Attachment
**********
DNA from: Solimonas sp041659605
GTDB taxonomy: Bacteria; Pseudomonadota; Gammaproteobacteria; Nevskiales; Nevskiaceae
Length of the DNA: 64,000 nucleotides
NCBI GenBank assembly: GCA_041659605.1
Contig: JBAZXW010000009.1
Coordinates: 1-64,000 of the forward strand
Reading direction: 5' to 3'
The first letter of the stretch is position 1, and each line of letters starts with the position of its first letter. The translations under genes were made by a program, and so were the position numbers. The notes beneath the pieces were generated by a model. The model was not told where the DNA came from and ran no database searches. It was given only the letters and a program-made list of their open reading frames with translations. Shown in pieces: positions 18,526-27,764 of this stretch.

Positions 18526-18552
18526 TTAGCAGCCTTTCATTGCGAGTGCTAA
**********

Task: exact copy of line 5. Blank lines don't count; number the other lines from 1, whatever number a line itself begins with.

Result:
Contig: JBAZXW010000009.1